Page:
UNM English professor Sharon Warner is filing for a mistrial in her $1.5 million court case against the University.

Warner, who lost a breach of contract lawsuit against UNM in March, requested a new trial and a new jury to hear the case, following what her legal counsel is calling improper communication between the bailiff and the jurors. Warner and UNM’s legal counsel submitted the final documents regarding the mistrial to District Court Judge Sarah Singleton Monday. Singleton is considering whether to grant a new trial.

Warner filed the original complaint in September 2009, following what her lawyer alleges was retaliatory behavior by UNM against Warner after she registered a complaint about alleged sexual harassment of students in the English department.

Warner filed an Office of Equal Opportunity complaint after she received an anonymous letter about UNM creative writing professor Lisa D. Chávez, which claimed Chávez was sexually harassing students.

The authors claimed to be parents of a UNM student and the letter included pictures of Chávez posing as a “dominatrix professor” disciplining “misbehaving students,” according to the lawsuit.

In 2008, Chávez was discovered to be an operator at local phone-sex company People Exchanging Power. She worked under the name “Mistress Jade.” According to the People Exchanging Power website, Mistress Jade could act as “a biker bitch, an imperious goddess or a stern teacher ready to punish unruly students.” In one photo, she posed with then-graduate student Liz Derrington.

Following an investigation, UNM did not find Chávez guilty of any wrongdoing. She remains a teacher at UNM.

Legal fees are mounting as the case continues. According to her records, Warner has spent about $200,000 on the case, and in late March New Mexico Risk Management documents indicate the total cost spent on behalf of UNM amounted to about $170,000.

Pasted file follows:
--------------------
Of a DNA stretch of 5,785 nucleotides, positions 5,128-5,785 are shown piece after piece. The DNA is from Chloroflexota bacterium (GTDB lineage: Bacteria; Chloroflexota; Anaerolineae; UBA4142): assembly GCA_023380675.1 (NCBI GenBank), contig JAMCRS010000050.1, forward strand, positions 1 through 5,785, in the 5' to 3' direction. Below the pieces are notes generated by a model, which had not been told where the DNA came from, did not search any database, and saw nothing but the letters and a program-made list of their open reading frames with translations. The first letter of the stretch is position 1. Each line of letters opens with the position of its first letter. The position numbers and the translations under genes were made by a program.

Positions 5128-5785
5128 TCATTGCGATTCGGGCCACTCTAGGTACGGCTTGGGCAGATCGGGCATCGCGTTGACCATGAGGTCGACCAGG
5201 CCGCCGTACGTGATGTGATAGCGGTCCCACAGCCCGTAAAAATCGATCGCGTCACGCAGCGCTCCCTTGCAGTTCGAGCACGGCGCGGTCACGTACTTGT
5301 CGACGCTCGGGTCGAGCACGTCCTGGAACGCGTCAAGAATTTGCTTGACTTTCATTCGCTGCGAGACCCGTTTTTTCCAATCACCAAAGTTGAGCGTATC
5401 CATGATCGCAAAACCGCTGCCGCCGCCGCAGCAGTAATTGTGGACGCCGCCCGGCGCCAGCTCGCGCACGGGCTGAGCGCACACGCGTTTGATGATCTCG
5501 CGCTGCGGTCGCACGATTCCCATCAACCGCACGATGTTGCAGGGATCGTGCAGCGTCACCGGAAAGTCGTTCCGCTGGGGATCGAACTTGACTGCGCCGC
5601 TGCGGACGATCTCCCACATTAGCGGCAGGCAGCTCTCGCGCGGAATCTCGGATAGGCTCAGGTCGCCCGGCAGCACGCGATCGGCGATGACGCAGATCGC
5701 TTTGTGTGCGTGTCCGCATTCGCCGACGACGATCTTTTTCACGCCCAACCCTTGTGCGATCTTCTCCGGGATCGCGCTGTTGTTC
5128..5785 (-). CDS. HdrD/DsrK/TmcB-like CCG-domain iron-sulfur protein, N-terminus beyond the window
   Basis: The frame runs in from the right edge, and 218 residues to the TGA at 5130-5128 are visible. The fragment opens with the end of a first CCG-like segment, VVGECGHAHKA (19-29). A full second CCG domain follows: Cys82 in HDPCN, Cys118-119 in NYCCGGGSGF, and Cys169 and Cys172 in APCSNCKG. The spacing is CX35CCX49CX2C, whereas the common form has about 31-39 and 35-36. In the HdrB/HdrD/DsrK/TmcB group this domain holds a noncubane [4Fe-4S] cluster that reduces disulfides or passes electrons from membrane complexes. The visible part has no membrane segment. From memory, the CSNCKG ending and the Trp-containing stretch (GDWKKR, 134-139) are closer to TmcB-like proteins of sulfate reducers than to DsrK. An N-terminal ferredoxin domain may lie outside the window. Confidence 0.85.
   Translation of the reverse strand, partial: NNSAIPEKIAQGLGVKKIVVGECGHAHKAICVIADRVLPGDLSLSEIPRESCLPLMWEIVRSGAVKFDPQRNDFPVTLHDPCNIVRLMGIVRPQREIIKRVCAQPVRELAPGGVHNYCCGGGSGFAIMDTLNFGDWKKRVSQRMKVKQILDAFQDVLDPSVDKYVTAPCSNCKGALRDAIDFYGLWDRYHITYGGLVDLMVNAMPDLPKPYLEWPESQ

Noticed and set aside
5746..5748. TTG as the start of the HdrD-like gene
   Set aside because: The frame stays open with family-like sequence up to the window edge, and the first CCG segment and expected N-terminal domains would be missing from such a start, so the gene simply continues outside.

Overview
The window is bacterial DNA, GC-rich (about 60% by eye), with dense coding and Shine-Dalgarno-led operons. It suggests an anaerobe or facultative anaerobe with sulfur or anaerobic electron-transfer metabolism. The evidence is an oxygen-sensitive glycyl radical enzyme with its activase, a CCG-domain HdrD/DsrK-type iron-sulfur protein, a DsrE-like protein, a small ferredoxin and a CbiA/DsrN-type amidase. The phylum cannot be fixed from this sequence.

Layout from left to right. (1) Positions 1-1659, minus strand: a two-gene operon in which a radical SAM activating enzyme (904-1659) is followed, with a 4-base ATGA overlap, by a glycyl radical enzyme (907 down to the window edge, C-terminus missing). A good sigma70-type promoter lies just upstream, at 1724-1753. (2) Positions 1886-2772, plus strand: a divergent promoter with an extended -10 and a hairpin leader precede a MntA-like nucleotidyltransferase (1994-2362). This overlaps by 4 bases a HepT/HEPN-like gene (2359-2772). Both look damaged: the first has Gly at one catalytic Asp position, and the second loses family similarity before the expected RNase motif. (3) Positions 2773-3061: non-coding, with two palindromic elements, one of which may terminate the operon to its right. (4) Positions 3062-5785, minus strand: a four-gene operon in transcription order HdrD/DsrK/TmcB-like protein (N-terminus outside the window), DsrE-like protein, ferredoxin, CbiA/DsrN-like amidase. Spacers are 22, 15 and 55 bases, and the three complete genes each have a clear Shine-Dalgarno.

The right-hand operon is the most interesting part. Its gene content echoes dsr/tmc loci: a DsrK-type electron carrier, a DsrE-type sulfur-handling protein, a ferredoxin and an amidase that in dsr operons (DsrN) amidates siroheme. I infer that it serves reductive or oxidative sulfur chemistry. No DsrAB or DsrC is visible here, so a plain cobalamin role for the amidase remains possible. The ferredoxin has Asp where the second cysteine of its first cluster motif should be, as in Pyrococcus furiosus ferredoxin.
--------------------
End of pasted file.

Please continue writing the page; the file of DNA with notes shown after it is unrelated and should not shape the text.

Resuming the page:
Under New Mexico law, which requires the losing party in a civil case to cover some trial-related fees, Warner estimates she will be required to pay between $15,000 and $20,000 in additional legal fees to compensate UNM for court costs if the motion for mistrial is not granted. These fees include subpoena costs and expert witness costs, among others.

But Sharon Warner’s husband, Teddy Warner, said the total cost of the case is much greater.

“I’m not exaggerating here, it may sound exaggerated … Sharon and I, when thinking about this, would estimate that it has cost Sharon over the past four and a half years, about 4,000 to 5,000 hours of time,” he said. “She has probably spent 15 to 20 hours a week on average, and some weeks she spent 30 to 40 hours. She still did her job full time, but she is a novelist and a short-story writer. Think about how many stories she could have written in that time.”

Teddy Warner, a professor at UNM Health Sciences Center, also filed a lawsuit in 2009 claiming the University cut his pay by 20 percent in spousal affiliated retaliation. Teddy Warner’s case will commence after the resolution of Sharon Warner’s request for mistrial.

UNM legal counsel stated all proper documents relating to the mistrial have been submitted, but declined to comment further.
Sharon Warner said UNM has unfairly characterized her as a “money grabber.”

“The thing that really upsets me about this is that UNM tried to paint me as someone who wanted to make a lot of money, and nothing could be further from the truth, I was just trying to get them to uphold their policies,” she said.

In an October 2008 mediation between UNM and Sharon Warner prior to the 2009 lawsuit, Warner did not request any financial compensation. But by the final mediation negotiation in November 2010, Sharon Warner requested $150,000, according to mediation documents, which UNM declined. Sharon Warner said UNM offered her $20,000 shortly before the case went to trial, but said she declined because it would not have even covered the legal fees she had accrued by that point. In the court case that ended in March, Warned requested $1.5 million, but lost.

But Warner said she may have had at least partial success in changing University policy. She said she believes the creation of UNM’s current sexual harassment policies and programs was shaped by her lawsuit. Following Sharon Warner’s original complaint in 2008, UNM instituted online sexual harassment training that is now required for faculty and staff.